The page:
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Entered from the east via SR 146, 35 miles south of Hollister via SR 25, or 35 miles north of King City via CR G13, the park also can be approached from the west via SR 146, off US 101 in Soledad. Pinnacles National Park embraces about 24,000 acres of precipitous bluffs, spires and crags of colorful volcanic rock and a series of caves underneath the formations. The forces of heat, cold, water and wind have worn the contours of the rocky terrain.
The east entrance to the park is open daily 24 hours. The Pinnacles Visitor Center, in the campground at the east entrance to the park, is open daily 9:30-5, with possible extended hours in summer; phone (831) 389-4485. Bear Gulch Nature Center, accessible by car from the east entrance, is open daily 10-4, June-Dec.; Sat.-Sun. 10-4, rest of year (when staff is available). The west entrance, open 7:30 a.m.-8 p.m., has a ranger station; the entrance road is winding and narrow. Trailers and motor homes are advised to use the east entrance. No roads connect the east and west districts.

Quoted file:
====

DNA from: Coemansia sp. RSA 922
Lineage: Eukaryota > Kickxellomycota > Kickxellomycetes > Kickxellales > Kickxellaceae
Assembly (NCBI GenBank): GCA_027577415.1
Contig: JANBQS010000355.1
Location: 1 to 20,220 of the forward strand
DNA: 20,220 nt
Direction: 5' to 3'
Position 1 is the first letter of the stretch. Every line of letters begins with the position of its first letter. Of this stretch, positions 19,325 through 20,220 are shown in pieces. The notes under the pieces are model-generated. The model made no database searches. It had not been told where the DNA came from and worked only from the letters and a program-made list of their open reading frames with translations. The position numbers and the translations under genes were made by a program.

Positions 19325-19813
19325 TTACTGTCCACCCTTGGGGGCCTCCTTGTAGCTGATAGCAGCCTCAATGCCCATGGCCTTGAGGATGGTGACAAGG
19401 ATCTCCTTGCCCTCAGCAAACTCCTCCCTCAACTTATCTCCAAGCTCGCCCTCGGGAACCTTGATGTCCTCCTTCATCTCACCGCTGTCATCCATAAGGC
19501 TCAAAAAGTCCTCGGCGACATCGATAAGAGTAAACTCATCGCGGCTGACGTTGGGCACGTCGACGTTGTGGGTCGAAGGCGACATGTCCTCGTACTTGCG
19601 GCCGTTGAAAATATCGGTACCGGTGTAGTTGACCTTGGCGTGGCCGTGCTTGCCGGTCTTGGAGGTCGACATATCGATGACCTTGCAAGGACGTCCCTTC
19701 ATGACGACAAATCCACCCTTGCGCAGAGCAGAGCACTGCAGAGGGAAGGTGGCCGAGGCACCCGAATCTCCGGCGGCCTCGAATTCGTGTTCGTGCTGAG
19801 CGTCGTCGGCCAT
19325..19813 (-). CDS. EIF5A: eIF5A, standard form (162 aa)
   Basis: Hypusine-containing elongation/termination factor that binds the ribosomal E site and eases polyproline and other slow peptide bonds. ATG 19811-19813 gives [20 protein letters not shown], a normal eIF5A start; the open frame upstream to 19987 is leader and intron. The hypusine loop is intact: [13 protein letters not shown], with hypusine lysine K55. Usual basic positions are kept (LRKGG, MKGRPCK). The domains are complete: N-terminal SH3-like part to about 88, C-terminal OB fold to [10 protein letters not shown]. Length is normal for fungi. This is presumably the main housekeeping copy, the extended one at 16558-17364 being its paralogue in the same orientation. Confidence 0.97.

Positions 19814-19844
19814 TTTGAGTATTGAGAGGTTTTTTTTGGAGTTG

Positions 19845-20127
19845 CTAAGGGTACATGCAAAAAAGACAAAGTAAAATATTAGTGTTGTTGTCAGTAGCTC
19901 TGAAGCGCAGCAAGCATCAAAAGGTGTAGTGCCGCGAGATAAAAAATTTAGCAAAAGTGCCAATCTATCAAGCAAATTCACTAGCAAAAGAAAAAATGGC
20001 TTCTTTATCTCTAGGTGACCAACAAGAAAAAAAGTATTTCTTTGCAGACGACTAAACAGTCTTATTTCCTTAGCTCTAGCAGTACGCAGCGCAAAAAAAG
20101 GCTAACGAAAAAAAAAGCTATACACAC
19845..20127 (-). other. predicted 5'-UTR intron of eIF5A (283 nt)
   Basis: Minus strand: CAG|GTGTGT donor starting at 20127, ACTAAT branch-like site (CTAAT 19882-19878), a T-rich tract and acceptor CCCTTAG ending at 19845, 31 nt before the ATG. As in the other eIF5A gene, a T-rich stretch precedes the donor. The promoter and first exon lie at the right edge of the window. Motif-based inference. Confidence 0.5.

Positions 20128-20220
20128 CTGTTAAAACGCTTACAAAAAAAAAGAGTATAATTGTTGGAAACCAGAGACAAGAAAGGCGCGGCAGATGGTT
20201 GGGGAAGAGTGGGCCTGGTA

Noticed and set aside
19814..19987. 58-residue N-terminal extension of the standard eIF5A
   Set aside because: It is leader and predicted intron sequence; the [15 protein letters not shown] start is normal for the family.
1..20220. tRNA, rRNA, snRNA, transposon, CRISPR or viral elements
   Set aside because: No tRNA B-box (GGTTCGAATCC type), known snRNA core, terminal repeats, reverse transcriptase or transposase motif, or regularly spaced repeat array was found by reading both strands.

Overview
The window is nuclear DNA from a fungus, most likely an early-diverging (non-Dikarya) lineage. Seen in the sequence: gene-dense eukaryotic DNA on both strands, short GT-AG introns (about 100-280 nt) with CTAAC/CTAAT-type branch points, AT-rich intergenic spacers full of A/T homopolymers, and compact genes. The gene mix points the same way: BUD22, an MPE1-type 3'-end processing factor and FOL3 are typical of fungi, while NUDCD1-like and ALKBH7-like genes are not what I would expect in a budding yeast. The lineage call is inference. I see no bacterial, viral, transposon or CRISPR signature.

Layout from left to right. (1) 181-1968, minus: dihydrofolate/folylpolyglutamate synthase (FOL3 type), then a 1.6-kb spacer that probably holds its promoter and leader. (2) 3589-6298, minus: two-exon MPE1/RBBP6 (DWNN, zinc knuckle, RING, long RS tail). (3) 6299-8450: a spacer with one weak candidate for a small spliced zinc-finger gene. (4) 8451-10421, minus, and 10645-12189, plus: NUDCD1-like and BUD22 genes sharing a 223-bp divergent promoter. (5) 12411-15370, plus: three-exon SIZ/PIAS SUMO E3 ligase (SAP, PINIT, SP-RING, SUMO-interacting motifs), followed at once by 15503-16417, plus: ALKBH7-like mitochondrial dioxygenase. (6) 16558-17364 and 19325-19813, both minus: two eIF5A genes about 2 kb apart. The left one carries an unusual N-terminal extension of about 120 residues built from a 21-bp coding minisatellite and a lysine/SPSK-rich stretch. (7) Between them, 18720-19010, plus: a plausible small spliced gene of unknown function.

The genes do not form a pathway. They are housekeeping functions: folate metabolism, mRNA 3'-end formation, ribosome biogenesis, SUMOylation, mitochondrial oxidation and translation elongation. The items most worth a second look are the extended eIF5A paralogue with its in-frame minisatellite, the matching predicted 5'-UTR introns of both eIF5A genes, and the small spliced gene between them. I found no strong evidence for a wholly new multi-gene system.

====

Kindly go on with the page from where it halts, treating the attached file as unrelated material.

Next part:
Pinnacles is strictly a hiking park, although some major formations can be seen from the roadway. The best viewing by car is from the west side. Hiking trails range from easy 1-mile treks to strenuous hikes of more than 10 miles. It also is popular with rock climbers, whose favorite spots include the Balconies and High Peaks.
The park is bisected from north to south by a 1,000-foot-high ridge. Most of the spire-shaped formations, some more than 600 feet high, are located on or alongside the ridge. This central backbone has been cut in two places by streams; huge fragments of rock have fallen into the resulting deep clefts, creating caves. Bear Gulch Cave and Balconies Cave require visitors to carry flashlights. Bear Gulch Cave is generally closed mid-May to mid-July and may be partially closed at other times; phone ahead for schedule.
Note: Neither pets nor bicycles are permitted on the trails. In parking lots, roads and picnic areas, pets must be kept leashed and under physical control; they cannot be left unattended in vehicles. Beware of poison oak.
In addition to geological and scenic interest, the park has an abundant deer and bird population and offers a vibrant display of spring wildflowers. The plant and animal species are characteristic of a coast range chaparral ecosystem. Picnic facilities are available. Admission is $15 per private vehicle or $10 per person for walk- or bike-in visitors (both fees are valid for 7 days). Parking areas fill up early on weekends and during spring, the busiest season. Phone (831) 389-4486.

Jagged crags and stark spires that serve as remnants of an ancient volcano rise above a countryside rich with flora and fauna.
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